_________________
Ron Bailey

 2004/2/26 10:58Profile









 Re: When she tries to go out she gets kicked in the face


Nobody.

You kick your cat in the face?

for shame!! Get a life!

 2004/2/26 11:02









 Re: Buddhism and Christ

PHilologos:

I have not studied Buddhism. I don't even know what it is about, except for the fact that they are, in a sense, atheistic. I'm not interested in this religion at all.

A common phrase in Christianity is that Jesus died for our sins. My question is what is the essential part of His sacrifice that enabled the forgiveness of sins? Was it His submission to God's will, when He could have thwarted the cross? Was it the humiliation and beatings He endured? Was it the act of being put up on the cross? Was it the dying in itself? Was it the Resurrection? Was it the the Ascension into Heaven? At what point did we all become saved in this scenario?

Personnaly, I think it was the act of submission to God's will that was most important. We all are confronted with things God asks us to do or not do that are against our personal desires. When we deny ourselves and do what God bids us we take up our cross and follow after Jesus.
Jake


 2004/2/26 11:13
Nasher
Member



Joined: 2003/7/28
Posts: 404
Watford, UK

 Re:

1 Peter 2:24
Who his own self bare our sins in his own body on the tree, that we, being dead to sins, should live unto righteousness: by whose stripes ye were healed.


_________________
Mark Nash

 2004/2/26 11:31Profile
moreofHim
Member



Joined: 2003/10/15
Posts: 1632


 Re:

Jake,

It's not about getting 'saved'- as Danielcourtney said. it's about 'surrender'.

If we really want to live like Jesus taught, we will surrender everything to the Father. That includes our will, our wants, our own logic.

It's also about 'trust'. we can't surrender unless we trust. Do you believe in total surrender to God?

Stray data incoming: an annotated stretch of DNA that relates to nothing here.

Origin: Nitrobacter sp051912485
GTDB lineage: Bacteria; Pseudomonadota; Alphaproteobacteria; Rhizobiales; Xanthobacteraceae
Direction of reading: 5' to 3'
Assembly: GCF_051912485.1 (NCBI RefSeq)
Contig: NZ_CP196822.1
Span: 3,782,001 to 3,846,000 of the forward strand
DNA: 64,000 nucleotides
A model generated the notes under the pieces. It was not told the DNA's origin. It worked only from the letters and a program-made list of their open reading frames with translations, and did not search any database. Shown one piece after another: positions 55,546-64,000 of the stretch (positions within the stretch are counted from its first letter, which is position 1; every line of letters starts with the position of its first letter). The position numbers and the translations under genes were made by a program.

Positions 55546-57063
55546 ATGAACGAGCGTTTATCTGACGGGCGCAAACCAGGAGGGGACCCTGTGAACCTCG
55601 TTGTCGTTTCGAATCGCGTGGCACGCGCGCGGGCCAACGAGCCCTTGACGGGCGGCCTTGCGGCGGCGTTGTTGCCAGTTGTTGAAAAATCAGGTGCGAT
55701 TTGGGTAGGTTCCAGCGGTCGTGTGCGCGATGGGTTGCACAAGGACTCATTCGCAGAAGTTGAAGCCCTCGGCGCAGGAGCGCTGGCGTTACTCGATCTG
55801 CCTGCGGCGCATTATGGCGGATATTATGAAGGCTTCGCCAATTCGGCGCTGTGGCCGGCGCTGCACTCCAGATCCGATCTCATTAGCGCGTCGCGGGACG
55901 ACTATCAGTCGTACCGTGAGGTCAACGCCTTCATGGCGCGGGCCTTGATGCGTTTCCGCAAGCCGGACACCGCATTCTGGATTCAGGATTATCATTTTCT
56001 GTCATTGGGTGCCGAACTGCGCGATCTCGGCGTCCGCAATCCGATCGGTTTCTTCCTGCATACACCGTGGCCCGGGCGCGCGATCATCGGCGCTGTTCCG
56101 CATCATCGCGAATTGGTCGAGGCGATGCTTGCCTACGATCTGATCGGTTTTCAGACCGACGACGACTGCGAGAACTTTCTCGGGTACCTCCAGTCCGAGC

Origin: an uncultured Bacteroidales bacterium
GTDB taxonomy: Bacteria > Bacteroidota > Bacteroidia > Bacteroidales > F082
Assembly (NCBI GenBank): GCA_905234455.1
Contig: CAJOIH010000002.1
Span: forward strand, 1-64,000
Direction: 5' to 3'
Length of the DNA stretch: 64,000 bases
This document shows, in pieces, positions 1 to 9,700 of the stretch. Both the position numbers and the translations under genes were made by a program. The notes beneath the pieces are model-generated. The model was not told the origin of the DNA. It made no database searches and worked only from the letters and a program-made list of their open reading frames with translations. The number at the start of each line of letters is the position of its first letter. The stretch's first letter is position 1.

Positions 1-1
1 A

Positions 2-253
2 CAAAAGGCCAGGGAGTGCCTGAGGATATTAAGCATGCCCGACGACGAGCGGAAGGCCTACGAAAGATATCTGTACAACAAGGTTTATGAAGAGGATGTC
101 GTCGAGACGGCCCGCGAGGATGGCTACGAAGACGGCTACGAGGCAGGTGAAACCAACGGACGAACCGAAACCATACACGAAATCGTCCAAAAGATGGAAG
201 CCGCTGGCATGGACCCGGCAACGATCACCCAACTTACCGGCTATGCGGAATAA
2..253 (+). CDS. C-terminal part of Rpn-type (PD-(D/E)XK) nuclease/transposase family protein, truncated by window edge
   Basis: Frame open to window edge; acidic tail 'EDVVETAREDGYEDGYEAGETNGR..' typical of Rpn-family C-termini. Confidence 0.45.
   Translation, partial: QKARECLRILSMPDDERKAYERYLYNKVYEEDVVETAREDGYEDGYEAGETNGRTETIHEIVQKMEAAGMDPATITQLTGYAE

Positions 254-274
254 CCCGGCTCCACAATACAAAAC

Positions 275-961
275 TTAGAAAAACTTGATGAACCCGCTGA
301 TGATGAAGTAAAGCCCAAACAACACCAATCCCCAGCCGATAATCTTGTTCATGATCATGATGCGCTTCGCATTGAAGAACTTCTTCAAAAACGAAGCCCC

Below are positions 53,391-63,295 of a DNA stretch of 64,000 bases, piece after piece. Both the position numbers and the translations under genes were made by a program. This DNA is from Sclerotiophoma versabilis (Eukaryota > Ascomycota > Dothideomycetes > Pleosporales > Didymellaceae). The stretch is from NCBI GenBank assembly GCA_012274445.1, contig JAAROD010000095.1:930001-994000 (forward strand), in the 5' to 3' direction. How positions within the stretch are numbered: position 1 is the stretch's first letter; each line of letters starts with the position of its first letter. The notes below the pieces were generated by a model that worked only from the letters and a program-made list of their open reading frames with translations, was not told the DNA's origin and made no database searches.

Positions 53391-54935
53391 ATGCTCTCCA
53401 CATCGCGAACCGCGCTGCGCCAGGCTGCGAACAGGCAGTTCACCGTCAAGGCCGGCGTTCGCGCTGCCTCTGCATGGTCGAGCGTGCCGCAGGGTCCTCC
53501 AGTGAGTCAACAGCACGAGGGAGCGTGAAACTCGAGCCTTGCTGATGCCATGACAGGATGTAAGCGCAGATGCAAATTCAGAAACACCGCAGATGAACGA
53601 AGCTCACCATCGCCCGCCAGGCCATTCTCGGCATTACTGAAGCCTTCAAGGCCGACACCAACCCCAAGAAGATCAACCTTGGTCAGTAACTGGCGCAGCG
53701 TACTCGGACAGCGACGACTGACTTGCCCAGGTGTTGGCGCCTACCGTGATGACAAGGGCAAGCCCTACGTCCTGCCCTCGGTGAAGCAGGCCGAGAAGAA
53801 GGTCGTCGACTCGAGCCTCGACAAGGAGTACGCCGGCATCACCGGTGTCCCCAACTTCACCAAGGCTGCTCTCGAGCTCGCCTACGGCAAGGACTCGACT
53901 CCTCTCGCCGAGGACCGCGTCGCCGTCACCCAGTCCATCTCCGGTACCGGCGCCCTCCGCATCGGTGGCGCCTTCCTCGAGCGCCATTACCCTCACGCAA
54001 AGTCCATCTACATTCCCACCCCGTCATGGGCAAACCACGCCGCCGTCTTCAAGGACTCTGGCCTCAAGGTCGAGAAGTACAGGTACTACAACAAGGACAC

This to me- is the epitome of Christianity. I claimed to be a Christian for many years- even though I had not really surrendered everything in my heart, mind and life to God. I wanted to still keep some things back to myself.

Jesus was the ultimate example here. He came to do the will of his Father. He did nothing of Himself- only those things He saw the Father doing.

God wants to be KING on the throne of your heart- not 98% Him and even 2% you. It is normal to have questions but then turn them over quickly to God and TRUST what He has said. If we claim to rule in any part in our lives or heart- then I question anyone if they are really a Christian- a follower of Christ.

We cannot have him as our First love and have other loves too- even knowledge, opinions, whatever. He is jealous for you and your love for Him.

Finding out all of these answers, increasing in man's knowledge, knowing all there is to know- this is meaningless to God. He is knowledge, wisdom, the Answer. The only thing we need to be concerned about is Surrender- to him. Every single bit, every aspect of our lives. We were bought with a price and the least we can do is surrender everything to Him.

In Him, Chanin


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Chanin

 2004/2/26 14:01Profile
nobody
Member



Joined: 2003/9/16
Posts: 64


 Re:

Yes, Jake, I do wish that we were in a little hippie commune where everyone loved and was naturally good and no punishment or discipline was ever needed. Unfortunately for your theory, this is far from reality. If I let my cat do whatever she wanted and never smacked her I'd have a condo-barn in no time. If my son never got spanked he would be a terror and turn out like many of the punks in our society. If my God never disciplined me I'd be on my way to Hell.

If God had said over and over that He was only love and never claimed to be holy and just I'd be on your side. Unfortunately He is supreme, holy, and just. Holy taken to the third degree of repetition! His love will not contradict His holiness.

It is even more scripturally obvious that Satan will be in hell forever than man. So how is okay to put him there forever while people get off easy? Aren't humans who rebel just as much an offense to God as angels who rebel? Why eternally punish Satan but just destroy men? Aren't men's souls eternal like God and His angels?